Babylon. Myth and Truth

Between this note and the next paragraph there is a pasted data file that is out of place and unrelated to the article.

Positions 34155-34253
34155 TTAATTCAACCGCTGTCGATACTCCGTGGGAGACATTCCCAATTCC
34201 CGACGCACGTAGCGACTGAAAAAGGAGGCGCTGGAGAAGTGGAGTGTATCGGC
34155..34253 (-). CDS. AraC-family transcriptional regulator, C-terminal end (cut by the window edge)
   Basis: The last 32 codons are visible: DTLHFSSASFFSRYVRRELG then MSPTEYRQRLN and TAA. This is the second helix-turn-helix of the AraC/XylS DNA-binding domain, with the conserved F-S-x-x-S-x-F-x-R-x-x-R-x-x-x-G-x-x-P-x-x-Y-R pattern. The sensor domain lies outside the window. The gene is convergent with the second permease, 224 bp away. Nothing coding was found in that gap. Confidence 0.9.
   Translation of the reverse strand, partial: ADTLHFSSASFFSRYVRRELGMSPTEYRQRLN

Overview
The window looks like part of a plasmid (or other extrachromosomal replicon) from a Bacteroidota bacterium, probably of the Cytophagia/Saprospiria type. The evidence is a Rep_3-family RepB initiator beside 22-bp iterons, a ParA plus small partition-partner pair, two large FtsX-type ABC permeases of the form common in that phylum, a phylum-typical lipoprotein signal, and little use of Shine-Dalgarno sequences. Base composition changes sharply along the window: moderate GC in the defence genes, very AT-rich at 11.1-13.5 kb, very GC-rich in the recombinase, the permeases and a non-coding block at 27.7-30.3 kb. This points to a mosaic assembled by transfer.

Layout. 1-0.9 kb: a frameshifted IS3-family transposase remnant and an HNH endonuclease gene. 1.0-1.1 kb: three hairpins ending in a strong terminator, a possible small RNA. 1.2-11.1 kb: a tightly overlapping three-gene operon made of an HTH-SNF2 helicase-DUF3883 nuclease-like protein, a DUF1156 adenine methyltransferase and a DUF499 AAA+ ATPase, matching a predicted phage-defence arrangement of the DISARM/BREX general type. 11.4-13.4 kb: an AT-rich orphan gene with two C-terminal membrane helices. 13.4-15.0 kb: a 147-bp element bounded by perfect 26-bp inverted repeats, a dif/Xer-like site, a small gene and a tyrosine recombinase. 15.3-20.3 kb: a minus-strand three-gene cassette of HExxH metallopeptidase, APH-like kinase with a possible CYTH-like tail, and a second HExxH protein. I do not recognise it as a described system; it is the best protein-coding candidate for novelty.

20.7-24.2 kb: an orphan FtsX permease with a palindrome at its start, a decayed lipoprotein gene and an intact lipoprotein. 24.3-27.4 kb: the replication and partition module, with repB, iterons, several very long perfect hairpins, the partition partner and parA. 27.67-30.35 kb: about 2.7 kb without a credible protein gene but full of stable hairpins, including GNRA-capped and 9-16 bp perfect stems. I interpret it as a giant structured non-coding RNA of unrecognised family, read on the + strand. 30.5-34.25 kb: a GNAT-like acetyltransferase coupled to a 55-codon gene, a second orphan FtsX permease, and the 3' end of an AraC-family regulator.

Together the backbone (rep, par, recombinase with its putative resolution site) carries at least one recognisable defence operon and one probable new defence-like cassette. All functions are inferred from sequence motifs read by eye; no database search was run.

Saddam Hussein is the most recent example of the Hybris and Nemesis of tyrants. Two thousend years after the last ruler entered through the Ishtar Gate, American tanks drove on the streets of Babylon (what did not contribute to the conservation of the treasures). Babylon was once the theater of powerful rulers and a modern, well developed society, paving the way for the European take over. Europeans owe this civilisation. Nebukadnezar and Hammurabi are among the best known personalities. Saddam saw himself as the reincarnation of Nebukadnezar and he planned, based on the plans of the German archeolog Robert Koldewey, the reconstruction of the palace of Nebukadnezar. About 60 million bricks bear the name of Saddam Hussein, like once the names of the Babylonian ruler. His presence in Babylon confirmed his status of descendant of Nebukadnezar. The fierce plunder and destruction of Babylon after the fall of Saddam Hussein was for many Iraqis the day of reckoning and not an act of barbarism. The Pergamon museum in Berlin pays attention to Babylon with vivid associations, which no other city can quite evoke as strongly in our minds. It ventures to explore the myth of Babel and the true facts surrounding the ancient city of Babylon: two worlds – one exhibition. The Pergamon museum exhibits already the fragments of the Ishtar Gate and this exhibition contributes to a broader understanding of this civilisation. The first section of the exhibition (=Truth) exposes the roots of our Western culture by looking at the archaeological remains of Babylon, thus revealing what lies behind the legends. This section centres around the Ishtar Gate and the Processional Way of Babylon, one of the ancient Seven Wonders of the World. Over 800 objects are exhibited, among them statues, reliefs, votive offerings, architectural fragments, and documents. The second section of the exhibition (=Myth) regards Babylon as a metaphor for the dark sides of civilisation – repression and the lack of freedom, terror and violence, hubris and madness. In European art and culture, the myth of Babel is closely related to mankind’s primal fears. Here, visitors experience the mythical story of the rise and fall of Babylon as a city of sin and tyranny, as the site of the confusion of tongues and the metropolis of eternal apocalypse. They venture on an expedition to the mysterious roots of these ideas, their emergence and establishment throughout the centuries up to the current day. The story is not one of a historical truth about Babylon, but of a truth about a civilisation that needs the myth of Babel in order to understand itself. This is the first exhibition to present the Babylonian treasures from the world’s ‘universal museums’ jointly in a single show. In this way, 3000 years of Babylonian history is brought to life in a unique and comprehensive fashion.